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Chemicals >> Reducing Agents

Ascorbic Acid, Vitamin C

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Recent Literature

Aryl radicals generated in situ from arene diazonium fluoroborates promoted by ascorbic acid enable a convenient and general oxidative arylation of vinyl arenes in air at room temperature in the absence of any additive and visible light irradiation. Various 2-aryl acetophenones have been obtained in good yields.
B. Majhi, D. Kundu, B. C. Ranu, J. Org. Chem., 2015, 80, 7739-7745.

A cyanomethyl radical species generated from a cyanomethylphosphonium ylide by irradiation with visible light in the presence of an iridium complex, a thiol, and ascorbic acid enables an efficient 1,2-hydro(cyanomethylation) of alkenes. The cyanomethyl radical species adds across the C=C double bond to form an elongated alkyl radical species that accepts a hydrogen atom from the thiol.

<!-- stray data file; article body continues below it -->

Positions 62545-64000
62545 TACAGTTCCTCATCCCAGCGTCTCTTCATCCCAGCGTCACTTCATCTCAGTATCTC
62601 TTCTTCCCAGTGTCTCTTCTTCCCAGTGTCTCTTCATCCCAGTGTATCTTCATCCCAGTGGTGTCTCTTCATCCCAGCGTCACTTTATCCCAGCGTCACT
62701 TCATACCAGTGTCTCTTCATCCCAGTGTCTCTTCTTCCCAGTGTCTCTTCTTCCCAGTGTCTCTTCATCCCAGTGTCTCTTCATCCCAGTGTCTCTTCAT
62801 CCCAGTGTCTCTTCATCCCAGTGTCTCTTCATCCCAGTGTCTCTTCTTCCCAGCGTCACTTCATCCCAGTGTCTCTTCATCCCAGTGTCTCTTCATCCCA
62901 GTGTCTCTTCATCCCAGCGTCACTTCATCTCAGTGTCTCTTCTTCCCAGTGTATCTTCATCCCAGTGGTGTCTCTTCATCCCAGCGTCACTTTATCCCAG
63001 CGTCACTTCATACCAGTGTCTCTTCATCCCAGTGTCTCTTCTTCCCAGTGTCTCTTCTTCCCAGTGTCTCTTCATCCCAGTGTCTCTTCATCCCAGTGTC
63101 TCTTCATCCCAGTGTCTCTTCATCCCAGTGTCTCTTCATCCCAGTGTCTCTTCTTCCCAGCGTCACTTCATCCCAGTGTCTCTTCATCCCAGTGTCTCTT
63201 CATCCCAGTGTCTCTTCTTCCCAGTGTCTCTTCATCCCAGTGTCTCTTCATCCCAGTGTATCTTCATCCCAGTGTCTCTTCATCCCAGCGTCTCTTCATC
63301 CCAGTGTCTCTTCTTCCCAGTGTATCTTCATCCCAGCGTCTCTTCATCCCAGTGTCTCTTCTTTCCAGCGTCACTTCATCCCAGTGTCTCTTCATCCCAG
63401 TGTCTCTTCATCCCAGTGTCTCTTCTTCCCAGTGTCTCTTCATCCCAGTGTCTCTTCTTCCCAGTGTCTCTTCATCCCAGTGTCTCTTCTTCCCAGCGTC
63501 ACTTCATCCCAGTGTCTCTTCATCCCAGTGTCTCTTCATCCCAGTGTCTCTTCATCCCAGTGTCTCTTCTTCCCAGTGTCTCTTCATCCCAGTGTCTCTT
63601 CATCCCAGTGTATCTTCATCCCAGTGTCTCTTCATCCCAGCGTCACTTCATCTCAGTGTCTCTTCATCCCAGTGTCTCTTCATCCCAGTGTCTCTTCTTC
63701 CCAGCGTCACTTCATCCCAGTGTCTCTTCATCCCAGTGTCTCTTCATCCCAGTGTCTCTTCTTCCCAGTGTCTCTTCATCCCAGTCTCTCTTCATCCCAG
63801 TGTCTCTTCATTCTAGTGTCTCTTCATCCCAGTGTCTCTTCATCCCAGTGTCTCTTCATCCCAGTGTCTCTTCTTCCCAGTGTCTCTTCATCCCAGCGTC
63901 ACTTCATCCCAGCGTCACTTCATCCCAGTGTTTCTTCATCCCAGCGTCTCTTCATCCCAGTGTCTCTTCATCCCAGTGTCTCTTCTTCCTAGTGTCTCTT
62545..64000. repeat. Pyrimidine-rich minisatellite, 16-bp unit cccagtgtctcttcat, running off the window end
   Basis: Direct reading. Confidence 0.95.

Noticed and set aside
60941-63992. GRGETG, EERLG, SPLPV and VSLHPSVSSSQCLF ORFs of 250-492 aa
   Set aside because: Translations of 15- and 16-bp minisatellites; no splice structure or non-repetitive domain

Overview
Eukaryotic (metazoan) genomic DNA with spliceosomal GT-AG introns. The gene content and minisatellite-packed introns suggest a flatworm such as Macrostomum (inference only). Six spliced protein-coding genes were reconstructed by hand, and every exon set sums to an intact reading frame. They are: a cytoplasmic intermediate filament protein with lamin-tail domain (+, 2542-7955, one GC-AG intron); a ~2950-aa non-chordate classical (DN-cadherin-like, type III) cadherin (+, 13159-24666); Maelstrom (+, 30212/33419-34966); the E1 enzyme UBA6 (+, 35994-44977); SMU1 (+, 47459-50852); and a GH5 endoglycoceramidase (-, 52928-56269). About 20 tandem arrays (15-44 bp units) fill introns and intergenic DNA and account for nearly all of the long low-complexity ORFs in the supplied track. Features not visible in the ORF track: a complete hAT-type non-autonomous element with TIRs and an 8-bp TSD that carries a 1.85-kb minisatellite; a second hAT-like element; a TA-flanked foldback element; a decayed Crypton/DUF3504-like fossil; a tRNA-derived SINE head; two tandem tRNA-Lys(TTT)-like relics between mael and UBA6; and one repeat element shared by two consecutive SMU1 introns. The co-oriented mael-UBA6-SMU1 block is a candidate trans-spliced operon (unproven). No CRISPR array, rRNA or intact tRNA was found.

T. Miura, D. Moriyama, Y. Funakoshi, M. Murakami, Synlett, 2019, 30, 511-514.

In situ nitrosation of anilines followed by reduction with ascorbic acid to form aryl radicals and thiolation with disulfides provided aryl sulfides. This mild, metal-free synthesis of aryl sulfides proceeded smoothly without heating or irradiation. This strategy can be expanded to the synthesis of aryl selenides.
M.-j. Bu, G.-p. Lu, C. Cai, Synlett, 2015, 26, 1841-1846.

An iridium photocatalyst enables the addition of fluorinated groups to nitrones using ascorbic acid as a stoichiometric reducing agent. Partially fluorinated alkyl iodides can also be effectively used. The resulting hydroxylamines can be readily converted to valuable fluorinated amines by reduction with zinc.
V. I. Supranovich, V. V. Levin, M. I. Struchkova, A. D. Dilman, Org. Lett., 2018, 20, 840-843.